WOUWERMAN, After Philips (1619-1668)
La Chaumiere. Gravé d'Après le Tableau Original de Ppe. Wouvermens de même grandeur Qui est dans la Gallerie de Son Ex. Mgneur. Le Comte de Brühl Premier Ministre de S.M. le Roy de Pologne Electeur de Saxe
Paris: Moyreau, 1747. Engraving, coloured by hand, by J. Moyreau. Image size (including text): 17 x 13 1/2 inches. Sheet size: 23 7/8 x 18 5/16 inches.
A fine composition, showing rural life in the Flemish low countries: a thatched cottage is seen to the right, in the foreground two men prepare a couple of pack-horses. One man talks to a women seated, who spines wool using a hand spindle. A traveller passes on a laden ass. In the doorway of the house a women plays with a young child. The title notes that the original painting was the same size as the engraving.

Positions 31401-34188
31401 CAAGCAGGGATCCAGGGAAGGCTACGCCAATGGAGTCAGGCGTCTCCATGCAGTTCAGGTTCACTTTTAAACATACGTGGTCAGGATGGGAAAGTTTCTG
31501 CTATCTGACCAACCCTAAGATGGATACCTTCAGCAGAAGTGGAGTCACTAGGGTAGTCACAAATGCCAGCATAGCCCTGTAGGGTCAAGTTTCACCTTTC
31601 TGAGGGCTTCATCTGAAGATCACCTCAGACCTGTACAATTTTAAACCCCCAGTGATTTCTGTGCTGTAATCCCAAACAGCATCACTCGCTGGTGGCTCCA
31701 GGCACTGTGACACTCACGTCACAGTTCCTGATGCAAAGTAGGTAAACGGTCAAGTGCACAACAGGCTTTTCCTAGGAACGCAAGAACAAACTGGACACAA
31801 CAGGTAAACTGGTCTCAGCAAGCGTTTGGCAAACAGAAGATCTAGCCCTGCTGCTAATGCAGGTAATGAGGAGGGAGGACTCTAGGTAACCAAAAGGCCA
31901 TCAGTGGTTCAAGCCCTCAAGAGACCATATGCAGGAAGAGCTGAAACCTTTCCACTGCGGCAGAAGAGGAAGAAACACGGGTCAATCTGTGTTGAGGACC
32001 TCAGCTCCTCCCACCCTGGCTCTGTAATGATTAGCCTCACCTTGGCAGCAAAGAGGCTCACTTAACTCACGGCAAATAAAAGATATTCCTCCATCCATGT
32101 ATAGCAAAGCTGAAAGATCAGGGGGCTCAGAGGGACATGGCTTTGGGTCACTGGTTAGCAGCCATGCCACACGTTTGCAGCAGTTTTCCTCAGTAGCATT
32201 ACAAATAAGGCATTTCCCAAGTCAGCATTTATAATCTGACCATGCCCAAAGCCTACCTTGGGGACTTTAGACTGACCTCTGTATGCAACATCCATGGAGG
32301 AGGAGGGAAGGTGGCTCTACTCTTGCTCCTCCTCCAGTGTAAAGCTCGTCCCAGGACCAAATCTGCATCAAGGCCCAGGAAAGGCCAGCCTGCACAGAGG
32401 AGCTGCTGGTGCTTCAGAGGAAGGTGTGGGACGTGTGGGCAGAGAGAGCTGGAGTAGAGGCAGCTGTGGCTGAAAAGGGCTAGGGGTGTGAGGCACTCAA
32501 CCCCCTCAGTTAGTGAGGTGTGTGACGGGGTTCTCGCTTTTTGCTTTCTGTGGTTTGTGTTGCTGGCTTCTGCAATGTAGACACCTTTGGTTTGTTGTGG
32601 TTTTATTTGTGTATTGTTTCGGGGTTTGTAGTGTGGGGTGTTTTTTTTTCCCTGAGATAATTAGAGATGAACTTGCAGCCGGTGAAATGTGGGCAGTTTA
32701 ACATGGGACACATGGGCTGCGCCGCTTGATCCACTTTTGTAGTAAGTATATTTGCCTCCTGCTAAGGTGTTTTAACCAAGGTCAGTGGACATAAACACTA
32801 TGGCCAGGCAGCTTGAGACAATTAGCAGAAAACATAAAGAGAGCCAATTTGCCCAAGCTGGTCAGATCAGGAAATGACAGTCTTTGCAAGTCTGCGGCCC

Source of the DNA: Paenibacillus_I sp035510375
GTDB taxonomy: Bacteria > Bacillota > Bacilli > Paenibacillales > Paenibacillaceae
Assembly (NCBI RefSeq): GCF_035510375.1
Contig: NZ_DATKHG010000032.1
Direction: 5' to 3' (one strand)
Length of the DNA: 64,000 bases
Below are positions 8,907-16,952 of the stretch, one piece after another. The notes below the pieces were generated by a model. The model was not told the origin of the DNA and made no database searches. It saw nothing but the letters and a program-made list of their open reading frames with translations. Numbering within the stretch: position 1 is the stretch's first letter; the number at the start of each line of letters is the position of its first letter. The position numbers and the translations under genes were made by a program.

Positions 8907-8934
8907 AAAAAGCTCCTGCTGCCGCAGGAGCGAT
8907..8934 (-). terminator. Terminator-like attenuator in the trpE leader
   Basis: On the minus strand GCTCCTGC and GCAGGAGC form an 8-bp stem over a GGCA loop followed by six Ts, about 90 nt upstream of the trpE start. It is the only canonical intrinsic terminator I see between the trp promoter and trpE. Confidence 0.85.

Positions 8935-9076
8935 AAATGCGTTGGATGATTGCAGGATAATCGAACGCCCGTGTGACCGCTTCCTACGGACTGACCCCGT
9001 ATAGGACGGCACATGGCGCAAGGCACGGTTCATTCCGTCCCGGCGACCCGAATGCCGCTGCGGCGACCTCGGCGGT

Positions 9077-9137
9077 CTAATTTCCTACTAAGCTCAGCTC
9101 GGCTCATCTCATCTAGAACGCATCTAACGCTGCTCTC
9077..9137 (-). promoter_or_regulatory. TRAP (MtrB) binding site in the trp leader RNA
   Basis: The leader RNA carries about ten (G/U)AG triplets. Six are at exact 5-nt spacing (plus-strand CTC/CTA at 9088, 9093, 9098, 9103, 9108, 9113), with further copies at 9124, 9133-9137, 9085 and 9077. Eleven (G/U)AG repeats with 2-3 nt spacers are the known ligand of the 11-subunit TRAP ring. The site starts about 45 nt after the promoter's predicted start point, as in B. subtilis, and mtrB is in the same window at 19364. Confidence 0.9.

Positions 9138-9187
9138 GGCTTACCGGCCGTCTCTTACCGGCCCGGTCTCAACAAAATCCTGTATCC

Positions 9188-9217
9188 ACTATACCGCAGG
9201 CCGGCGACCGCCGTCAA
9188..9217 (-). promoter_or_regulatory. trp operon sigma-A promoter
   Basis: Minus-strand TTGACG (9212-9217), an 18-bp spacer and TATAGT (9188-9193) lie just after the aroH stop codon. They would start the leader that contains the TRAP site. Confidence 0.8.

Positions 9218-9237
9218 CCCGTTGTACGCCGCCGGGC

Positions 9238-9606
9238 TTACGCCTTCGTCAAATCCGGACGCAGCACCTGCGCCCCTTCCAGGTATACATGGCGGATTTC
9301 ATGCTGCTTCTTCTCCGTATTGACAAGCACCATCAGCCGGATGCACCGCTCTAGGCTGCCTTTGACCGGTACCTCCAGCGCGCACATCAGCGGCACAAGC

'Dutch painter and draughtsman. [Philips Wouwerman]... was the eldest son of the painter Paulus [Pauwels] Joostens Wouwerman of Alkmaar (d. 28 Sept 1642), whose two other sons, Pieter Wouwerman and Johannes Wouwerman, also became painters. Philips probably received his first painting lessons from his father, none of whose work has been identified. According to Cornelis de Bie, Wouwerman was next apprenticed to Frans Hals, although no trace of Hals's influence is discernible in Wouwerman's work. Wouwerman is also reputed to have spent several weeks in 1638 or 1639 working in Hamburg in the studio of the German history painter Evert Decker (d. 1647). While in Hamburg, he married Annetje Pietersz. van Broeckhof. On 4 September 1640 Wouwerman joined the Guild of St Luke in Haarlem, in which in 1646 he held the office of vinder (agent or finder). Given the many southern elements in his landscapes, it has repeatedly been suggested that Wouwerman must have travelled to France or Italy, but there is no documentary evidence that he left his native Haarlem for more than short periods. During his lifetime he must have attained a certain degree of prosperity, as demonstrated by the relatively large sums inherited by each of his seven children after his wife's death in 1670.